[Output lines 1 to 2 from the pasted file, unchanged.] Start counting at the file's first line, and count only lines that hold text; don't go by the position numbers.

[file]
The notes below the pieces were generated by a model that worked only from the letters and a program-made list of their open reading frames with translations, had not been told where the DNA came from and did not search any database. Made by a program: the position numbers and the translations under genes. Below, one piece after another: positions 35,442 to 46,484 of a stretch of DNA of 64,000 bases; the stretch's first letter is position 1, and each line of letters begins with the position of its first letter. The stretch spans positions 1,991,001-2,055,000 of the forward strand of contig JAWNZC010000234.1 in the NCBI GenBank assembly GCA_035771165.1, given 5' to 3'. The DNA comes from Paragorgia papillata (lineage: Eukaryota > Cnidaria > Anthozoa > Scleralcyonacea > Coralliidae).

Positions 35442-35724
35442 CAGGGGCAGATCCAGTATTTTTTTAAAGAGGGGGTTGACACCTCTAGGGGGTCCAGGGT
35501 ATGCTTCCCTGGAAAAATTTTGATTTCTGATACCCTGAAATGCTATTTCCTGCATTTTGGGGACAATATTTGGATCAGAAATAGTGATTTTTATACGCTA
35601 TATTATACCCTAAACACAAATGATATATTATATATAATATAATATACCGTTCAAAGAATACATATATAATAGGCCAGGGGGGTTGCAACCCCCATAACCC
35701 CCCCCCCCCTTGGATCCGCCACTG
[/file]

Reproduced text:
The notes below the pieces were generated by a model that worked only from the letters and a program-made list of their open reading frames with translations, had not been told where the DNA came from and did not search any database. Made by a program: the position numbers and the translations under genes. Below, one piece after another: positions 35,442 to 46,484 of a stretch of DNA of 64,000 bases; the stretch's first letter is position 1, and each line of letters begins with the position of its first letter. The stretch spans positions 1,991,001-2,055,000 of the forward strand of contig JAWNZC010000234.1 in the NCBI GenBank assembly GCA_035771165.1, given 5' to 3'. The DNA comes from Paragorgia papillata (lineage: Eukaryota > Cnidaria > Anthozoa > Scleralcyonacea > Coralliidae).

Positions 35442-35724